Set Up Your Franchise Companies. Most franchises have two separate legal entities – one to hold the rights to their trademark and other intellectual property, and another “operating” company which offers franchises to the public and deals with the franchisees. Expect to spend at least $2,000 to $3,000 in legal fees to set these up.
Prepare your Franchise Disclosure Document (FDD) and Operations Manual. This is the most important, and most expensive step. You will have to prepare a disclosure document called a “Franchise Disclosure Document” or “FDD” – similar to the prospectus a company uses when it makes an initial public offering of its stock – in the form required by the U.S. Federal Trade Commission and containing all the information required by that agency’s “Franchise Rule” (www.ftc.gov/tips-advice/business-center/guidance/franchise-rule-compliance-guide). You will also have to prepare an Operations Manual for your franchisees – the “cookbook” – which may well run to several hundred pages of detailed information. Expect to spend at least $5,000 to $10,000 in legal and accounting fees to get these done the right way.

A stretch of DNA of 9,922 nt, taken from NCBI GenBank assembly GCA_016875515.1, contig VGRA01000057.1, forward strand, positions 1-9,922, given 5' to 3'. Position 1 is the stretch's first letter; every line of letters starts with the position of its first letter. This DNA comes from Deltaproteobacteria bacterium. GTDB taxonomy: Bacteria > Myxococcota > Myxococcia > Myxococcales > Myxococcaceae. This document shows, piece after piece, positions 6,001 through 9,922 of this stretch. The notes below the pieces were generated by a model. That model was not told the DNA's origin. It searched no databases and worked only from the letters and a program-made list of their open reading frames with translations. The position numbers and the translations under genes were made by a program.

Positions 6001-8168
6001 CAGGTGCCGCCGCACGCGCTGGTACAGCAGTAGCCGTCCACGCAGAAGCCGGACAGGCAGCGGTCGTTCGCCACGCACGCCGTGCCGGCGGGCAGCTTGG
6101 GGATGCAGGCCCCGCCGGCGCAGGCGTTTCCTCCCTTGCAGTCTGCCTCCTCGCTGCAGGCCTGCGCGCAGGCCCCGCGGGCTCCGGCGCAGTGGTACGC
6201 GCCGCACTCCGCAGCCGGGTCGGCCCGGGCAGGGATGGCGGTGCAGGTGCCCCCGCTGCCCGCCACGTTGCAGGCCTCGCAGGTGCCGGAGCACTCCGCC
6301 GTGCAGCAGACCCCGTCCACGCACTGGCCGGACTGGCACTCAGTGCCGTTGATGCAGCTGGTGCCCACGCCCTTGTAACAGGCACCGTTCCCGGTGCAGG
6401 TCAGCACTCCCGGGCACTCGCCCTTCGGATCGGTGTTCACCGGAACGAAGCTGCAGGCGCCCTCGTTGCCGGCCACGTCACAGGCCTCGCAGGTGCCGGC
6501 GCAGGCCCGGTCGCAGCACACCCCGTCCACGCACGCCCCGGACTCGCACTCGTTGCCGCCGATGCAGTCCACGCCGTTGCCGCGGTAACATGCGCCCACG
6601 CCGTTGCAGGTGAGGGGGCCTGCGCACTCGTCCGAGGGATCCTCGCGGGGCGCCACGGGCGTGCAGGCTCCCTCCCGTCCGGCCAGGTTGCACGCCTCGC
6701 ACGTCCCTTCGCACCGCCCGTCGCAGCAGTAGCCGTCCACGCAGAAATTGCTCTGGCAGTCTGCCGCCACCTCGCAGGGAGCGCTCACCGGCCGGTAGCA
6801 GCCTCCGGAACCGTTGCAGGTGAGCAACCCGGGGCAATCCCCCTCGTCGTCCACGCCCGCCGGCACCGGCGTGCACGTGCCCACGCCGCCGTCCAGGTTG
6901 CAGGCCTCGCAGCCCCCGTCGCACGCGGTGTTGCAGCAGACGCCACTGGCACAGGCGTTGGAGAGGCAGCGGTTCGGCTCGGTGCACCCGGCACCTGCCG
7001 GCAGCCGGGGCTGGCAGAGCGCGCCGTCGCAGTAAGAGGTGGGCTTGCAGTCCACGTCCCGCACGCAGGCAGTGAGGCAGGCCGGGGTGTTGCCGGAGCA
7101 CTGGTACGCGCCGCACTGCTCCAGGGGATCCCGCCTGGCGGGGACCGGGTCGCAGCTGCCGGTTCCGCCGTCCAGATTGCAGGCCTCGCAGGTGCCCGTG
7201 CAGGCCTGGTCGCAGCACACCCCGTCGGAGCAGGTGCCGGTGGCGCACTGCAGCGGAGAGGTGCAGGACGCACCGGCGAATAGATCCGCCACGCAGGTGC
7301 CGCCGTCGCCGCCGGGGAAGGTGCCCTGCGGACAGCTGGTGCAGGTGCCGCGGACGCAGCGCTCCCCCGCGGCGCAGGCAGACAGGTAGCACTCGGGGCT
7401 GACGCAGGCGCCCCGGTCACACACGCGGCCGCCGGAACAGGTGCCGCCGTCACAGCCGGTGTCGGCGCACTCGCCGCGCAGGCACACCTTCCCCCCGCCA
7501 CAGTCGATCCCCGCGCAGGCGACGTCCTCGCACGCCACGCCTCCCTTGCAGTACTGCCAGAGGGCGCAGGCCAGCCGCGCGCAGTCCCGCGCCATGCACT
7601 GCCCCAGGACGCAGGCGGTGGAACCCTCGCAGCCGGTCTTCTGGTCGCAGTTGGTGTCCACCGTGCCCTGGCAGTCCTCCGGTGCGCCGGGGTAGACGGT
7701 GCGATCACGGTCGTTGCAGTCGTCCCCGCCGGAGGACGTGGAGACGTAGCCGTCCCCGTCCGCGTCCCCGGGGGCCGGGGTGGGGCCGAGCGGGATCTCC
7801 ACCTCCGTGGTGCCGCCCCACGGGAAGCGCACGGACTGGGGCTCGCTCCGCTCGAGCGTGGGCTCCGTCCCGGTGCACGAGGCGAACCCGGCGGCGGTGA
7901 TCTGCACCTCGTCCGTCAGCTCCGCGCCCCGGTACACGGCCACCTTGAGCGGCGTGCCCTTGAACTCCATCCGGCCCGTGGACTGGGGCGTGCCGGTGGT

Register with the Federal Trade Commission (FTC). You will then have to register your FDD with the FTC in Washington, D.C. and wait several weeks for their staff to approve it. They may have questions, and you may have to make changes to your FDD before you get final FTC approval. Expect to spend at least $5,000 in filing fees and legal fees for this step.